Phillips says there’s usually a common denominator when doing cover songs that get the “Tynan treatment.” “If we’re going to cover something by a band, we try to look at their live recordings of it, whether it’s YouTube or whatever,” he said. “If you’re going to play a song, you’ve got to give it a little twist and a turn. Nobody wants to do it exactly like the record. They want to see what you’ve got. They don’t want to see you imitate somebody else. They can put on the radio or play the CD if they want to hear that. So, we draw off all of those live experiences.”

Although Shirley Jeanne was just released last year and is charting in Europe and its material is still fresh, the band has been steadily working on a new album. “Basically, the rest of this year we’re working on the [new album],” Tynan said. “We have an interesting design for the cover. We’re working on new songs to record for the album, and we’re just trying to get better and better. We’re going to go as far as we can. I don’t know how far that it is, but if we can make Tynan a brand that’s known everywhere, yay!”

Phillips also feels hopeful that things are looking up for the band and says that he also has a lot of ideas for the second album. “I’ve got a couple of things done,” he said. “I’ve got a song that I kicked around for a while, and it’s got a lot of changes for the people who might love that B-side of a great Yes single. I’m just hoping that I can get a little inspiration from the rest of the guys to update it a little bit because it has that ’80s feel to it and I want to modernize it. We’ve got so much going on right now that it’s kind of hard to get together. Everybody’s got their day jobs, and then we play on the weekends. We’ve only got a couple of hours a week to rehearse, so we have to do a lot of stuff on our own. But I’m looking forward to doing another album.”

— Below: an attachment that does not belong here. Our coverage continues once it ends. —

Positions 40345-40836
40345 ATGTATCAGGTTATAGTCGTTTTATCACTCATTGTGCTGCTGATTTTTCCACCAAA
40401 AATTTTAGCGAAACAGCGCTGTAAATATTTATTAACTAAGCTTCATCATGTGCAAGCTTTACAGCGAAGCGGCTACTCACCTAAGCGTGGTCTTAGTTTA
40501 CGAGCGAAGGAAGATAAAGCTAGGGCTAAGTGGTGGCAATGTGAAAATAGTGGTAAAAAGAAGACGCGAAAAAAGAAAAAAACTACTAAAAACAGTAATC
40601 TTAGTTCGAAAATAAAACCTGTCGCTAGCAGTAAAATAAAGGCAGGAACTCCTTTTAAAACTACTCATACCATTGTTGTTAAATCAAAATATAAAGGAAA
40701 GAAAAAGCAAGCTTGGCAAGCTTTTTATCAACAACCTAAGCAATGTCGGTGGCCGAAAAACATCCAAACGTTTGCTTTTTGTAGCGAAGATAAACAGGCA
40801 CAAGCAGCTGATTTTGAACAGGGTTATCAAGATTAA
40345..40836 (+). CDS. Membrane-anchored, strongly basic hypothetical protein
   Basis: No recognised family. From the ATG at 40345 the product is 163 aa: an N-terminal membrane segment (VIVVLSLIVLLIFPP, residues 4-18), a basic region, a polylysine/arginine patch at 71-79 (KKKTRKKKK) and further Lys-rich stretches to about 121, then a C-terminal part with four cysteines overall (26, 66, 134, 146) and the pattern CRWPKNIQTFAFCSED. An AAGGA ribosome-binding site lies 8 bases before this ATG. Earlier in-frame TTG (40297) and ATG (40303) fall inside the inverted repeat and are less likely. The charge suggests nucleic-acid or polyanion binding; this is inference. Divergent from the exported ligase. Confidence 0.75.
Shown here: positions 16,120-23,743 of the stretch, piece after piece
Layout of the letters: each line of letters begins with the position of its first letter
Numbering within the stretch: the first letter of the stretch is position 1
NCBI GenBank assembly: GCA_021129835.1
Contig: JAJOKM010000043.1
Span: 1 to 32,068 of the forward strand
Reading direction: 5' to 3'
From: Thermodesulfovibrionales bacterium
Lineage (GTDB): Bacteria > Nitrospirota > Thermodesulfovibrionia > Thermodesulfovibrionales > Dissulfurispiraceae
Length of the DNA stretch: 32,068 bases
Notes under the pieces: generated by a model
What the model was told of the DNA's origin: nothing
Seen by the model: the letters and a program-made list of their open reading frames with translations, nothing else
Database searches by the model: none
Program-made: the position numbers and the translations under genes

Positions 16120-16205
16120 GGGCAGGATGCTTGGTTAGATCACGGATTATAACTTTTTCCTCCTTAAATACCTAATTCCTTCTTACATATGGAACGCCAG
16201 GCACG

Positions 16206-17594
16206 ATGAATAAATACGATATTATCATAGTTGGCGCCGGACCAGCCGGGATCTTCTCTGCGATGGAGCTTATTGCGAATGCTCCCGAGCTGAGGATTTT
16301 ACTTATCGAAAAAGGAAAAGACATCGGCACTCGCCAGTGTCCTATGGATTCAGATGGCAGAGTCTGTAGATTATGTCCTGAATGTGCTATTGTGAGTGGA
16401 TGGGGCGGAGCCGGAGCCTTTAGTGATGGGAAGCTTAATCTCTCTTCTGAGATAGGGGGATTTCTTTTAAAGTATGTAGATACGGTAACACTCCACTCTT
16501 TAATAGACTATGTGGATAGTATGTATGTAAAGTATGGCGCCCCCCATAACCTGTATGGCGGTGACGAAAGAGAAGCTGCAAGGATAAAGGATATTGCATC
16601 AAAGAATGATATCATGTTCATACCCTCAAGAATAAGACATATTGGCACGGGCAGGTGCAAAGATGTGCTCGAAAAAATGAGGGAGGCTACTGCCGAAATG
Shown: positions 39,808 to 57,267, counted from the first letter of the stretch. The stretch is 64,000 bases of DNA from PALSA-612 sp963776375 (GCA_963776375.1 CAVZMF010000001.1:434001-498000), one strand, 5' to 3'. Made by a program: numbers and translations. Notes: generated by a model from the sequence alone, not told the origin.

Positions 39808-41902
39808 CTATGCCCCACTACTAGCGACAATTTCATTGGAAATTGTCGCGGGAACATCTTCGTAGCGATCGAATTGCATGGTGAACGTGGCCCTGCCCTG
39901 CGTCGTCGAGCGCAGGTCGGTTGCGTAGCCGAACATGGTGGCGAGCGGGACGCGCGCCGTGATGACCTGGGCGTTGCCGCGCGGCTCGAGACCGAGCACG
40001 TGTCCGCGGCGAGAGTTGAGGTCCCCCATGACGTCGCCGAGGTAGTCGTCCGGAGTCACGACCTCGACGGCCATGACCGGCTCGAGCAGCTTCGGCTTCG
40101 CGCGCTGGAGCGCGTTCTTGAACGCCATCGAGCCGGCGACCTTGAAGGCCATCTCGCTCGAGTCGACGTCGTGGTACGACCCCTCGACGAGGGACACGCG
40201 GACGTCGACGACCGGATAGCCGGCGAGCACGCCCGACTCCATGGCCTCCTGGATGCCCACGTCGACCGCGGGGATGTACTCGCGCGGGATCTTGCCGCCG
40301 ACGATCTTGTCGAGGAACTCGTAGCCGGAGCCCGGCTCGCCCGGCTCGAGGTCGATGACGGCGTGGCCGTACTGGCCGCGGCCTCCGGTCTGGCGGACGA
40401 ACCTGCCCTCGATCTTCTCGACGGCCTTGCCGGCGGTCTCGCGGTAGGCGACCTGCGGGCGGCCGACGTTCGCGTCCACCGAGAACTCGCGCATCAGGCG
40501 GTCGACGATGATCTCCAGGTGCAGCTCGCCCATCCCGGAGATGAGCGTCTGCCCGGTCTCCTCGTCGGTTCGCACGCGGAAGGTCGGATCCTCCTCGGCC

Appearing: Willow Springs Festival on 8/11, Blue Chip Casino in Michigan City, IN on 8/24, River Grove Guering Fest on 8/28, and the Niles Italian Fest on 8/31.

-Kelley Simms


Shirley Jean

Tynan mines a rock and R&B horn-based tradition first blueprinted by Chicago stalwarts The Buckinghams, Ides of March and Chicago. Though plenty of local bands have competently covered these bands – sometimes to exhaustion, Tynan aims high and expands on their “Chicago sound” with a surprisingly melodic and competent collection of originals. Performing 200 shows a year has tightened up Tynan’s musicianship and their razor-sharp musical chops here are impressive, especially on album starter “The Same World” powered by Ted Phillips’ ’80s throwback melodies and the band’s staccato horn breaks. The title cut “Shirley Jeanne” is dedicated to band founder Tom Tynan’s late mother, and his growling baritone mixes the best of Huey Lewis and Mussel Shoals, where drummer Ronnie Dicola and vocalists Christina Kelley and Eli Schiavo get a chance to add their musical muscle. “A Beautiful Mess” mixes soulful Stax style R&B with ’60s psychedelics of the Chambers Brothers. Tynan is a band that makes a living covering classic bands, so Shirley Jeanne closes out with perhaps unnecessary but competent covers of Joe Cocker’s version of “The Letter” and “Unchain My Heart,” and a dynamic cover of Chase’s “Get It On” (the song is also included on the Illinois Route 66 fundraising compilation). Undoubtedly the covers are included to please longtime fans, but Tynan’s collection of original music stands on its own as one of the better local releases you’ll hear this year.


– David Gedge